Results 1 to 5 of 5
  • Topic Tools
  • Display
  • Bookmark and Share
  1. #1
    New Member
    Points: 75, Level: 1
    Level completed: 25%, Points required for next Level: 75
    Overall activity: 8.0%
    Achievements:
    New Achievement!7 days registered

    Join Date
    Dec 2013
    Posts
    4
    Points
    75
    Level
    1
    Thanks
    0
    Thanked 0 Times in 0 Posts
    Rep Power
    0

    Question Flickerlacing?

    I have a question about a somewhat unexpected behaviour in my TV. It's a fairly old LCD number (a whopping two inches thick, no less, with speakers mounted on the side), 40-odd inches, and labelled 'HD ready'. I have a PS3 connected to it (through a Denon AVR-2310), and whenever I see big solid patches of a single colour, I get the feeling it's... sort of moving. It's really hard to describe accurately, not knowing the lingo, but it's as if seemingly random pixels across the whole panel fluctuate to +/- 7 points on the brightness scale. You'd have to be really close to spot it, and know what you're looking for...
    My 'beef' is that I don't get a fully stable image - entirely normal, poor setup, or actual problem? It has been like this ever since I bought it, second hand. I mucked about in the settings and found that reducing contrast (was in the high 90s, now down to 50-60) made this much less noticeable, but it still happens.
    Mucking about some more in just about every place other than in the TV, I eventually discovered that the signal that reaches the TV is 1080i, not 1080p. Could this phenomenon be caused by interlacing? It seems like a probable explanation, based on what I've been reading, but it would be nice if someone could lay down the law.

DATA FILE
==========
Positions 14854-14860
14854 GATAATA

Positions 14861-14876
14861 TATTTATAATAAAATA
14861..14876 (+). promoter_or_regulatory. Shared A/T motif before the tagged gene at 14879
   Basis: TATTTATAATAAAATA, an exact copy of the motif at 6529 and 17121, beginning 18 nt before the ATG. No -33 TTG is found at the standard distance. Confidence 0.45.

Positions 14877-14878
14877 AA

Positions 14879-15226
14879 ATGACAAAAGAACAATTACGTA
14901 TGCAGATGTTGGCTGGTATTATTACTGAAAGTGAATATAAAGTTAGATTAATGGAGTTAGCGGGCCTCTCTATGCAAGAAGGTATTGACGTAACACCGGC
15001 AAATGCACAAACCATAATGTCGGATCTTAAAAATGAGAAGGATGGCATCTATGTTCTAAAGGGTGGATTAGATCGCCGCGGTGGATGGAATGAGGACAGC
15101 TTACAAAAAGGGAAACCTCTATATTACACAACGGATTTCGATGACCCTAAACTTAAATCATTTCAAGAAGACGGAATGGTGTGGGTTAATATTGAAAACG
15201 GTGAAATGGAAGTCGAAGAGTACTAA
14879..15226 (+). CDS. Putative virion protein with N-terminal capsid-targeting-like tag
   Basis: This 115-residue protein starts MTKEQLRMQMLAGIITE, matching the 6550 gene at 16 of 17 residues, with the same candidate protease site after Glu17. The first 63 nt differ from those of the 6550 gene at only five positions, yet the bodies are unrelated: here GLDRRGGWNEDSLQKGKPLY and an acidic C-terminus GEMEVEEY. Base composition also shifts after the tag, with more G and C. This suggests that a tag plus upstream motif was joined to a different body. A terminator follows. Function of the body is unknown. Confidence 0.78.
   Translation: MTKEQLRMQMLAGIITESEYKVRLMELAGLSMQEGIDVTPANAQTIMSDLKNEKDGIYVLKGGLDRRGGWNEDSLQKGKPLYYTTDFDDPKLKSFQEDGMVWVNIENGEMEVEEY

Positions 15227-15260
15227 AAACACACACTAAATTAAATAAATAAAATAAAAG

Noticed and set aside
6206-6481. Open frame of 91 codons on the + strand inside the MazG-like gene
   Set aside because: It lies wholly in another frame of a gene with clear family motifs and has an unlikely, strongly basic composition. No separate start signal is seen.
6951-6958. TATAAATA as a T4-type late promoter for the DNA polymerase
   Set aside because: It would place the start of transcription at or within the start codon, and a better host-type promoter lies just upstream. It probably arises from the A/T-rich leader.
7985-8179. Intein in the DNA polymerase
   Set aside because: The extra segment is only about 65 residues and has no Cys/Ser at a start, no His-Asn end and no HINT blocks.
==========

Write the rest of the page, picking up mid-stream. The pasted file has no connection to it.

(BTW, it also has a dead pixel. Drat, only 2 million left...)

    (I also left out the exact model because I a) don't know what it is, and didn't feel like mounting an exploratory expedition and b) suspect this would occur in every TV that receives 1080i. Kick me if I'm wrong.)

  2. #2
    New Member
    Points: 75, Level: 1
    Level completed: 25%, Points required for next Level: 75
    Overall activity: 8.0%
    Achievements:
    New Achievement!7 days registered

    Join Date
    Dec 2013
    Posts
    4
    Points
    75
    Level
    1
    Thanks
    0
    Thanked 0 Times in 0 Posts
    Rep Power
    0
    Actually... After looking some more - literally - the phenomenon is more noticeable where there are many different colours or colour tones. I'm less surprised by that, though. Also, it happens regardless of input source - PS3 (HDMI through Denon AVR-2310) or Blu-ray (HDMI straight from Denon DBT-1713UD and through aforementioned receiver).
    I want to emphasise that this is really not a big deal at all, but I'm curious about this. I went into a hifi shop the other day, and none of their (admittedly very recent) stock behaved like this. They can be expected to do full 1080p, though.
    Also, the model number: 32PF7331
    (What the... I thought it was 42"!? Whatever, with the speakers on the side it's too big either way, where I've placed it at present.)

  3. #3
    Moderator
    Points: 18,269, Level: 41
    Level completed: 25%, Points required for next Level: 681
    Overall activity: 83.0%
    Achievements:
    New Achievement!Overdrive10000 Experience Points1 year registered
    Philips - Ina's Avatar
    Join Date
    May 2013
    Posts
    3,109
    Points
    18,269
    Level
    41
    Thanks
    38
    Thanked 104 Times in 88 Posts
    Rep Power
    10
    Hi Silent Warrior,

    Apologies for the late reply.

    HD Ready means the TV is capable of receving HD signal up to 1080i, so your TV is not capable of displaying any more than that.

    Also please describe the way your devices are connected in more detail:
    PS3 <-> receivere <-> TV
    Which connection is used here for example?

    Please try to turn the resolution output of your devices down to see if this resolves it.

    Best regards,
    Ina
    Forum Mod

  4. #4
    New Member
    Points: 75, Level: 1
    Level completed: 25%, Points required for next Level: 75